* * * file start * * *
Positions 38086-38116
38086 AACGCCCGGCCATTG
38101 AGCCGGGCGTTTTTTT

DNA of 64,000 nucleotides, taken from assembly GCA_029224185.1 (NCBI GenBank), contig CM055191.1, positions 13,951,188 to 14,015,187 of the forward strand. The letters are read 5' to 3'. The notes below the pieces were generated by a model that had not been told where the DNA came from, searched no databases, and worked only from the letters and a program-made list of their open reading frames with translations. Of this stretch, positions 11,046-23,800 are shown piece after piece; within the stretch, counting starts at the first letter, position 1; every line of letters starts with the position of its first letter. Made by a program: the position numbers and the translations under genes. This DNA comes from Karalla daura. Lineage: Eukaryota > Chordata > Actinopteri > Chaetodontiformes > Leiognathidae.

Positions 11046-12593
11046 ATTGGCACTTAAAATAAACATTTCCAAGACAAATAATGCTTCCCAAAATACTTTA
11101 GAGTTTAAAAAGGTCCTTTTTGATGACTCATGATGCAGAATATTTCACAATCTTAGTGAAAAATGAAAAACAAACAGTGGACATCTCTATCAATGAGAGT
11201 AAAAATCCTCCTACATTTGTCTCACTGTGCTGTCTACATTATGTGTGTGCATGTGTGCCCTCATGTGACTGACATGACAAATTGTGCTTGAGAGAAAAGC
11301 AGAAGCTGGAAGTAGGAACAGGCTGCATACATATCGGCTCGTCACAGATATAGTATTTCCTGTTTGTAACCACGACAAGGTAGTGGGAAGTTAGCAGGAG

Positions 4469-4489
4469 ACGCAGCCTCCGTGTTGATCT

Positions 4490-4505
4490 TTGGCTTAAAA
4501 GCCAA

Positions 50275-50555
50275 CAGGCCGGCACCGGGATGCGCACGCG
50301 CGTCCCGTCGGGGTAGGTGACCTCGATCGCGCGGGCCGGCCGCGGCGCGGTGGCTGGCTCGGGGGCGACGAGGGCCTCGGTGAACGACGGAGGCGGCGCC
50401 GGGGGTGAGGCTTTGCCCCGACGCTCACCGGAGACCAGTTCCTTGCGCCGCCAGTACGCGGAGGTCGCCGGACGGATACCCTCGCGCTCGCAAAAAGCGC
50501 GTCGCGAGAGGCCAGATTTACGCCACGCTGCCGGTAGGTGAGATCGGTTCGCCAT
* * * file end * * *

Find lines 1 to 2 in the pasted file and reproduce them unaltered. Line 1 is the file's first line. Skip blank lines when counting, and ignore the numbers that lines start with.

Positions 38086-38116
38086 AACGCCCGGCCATTG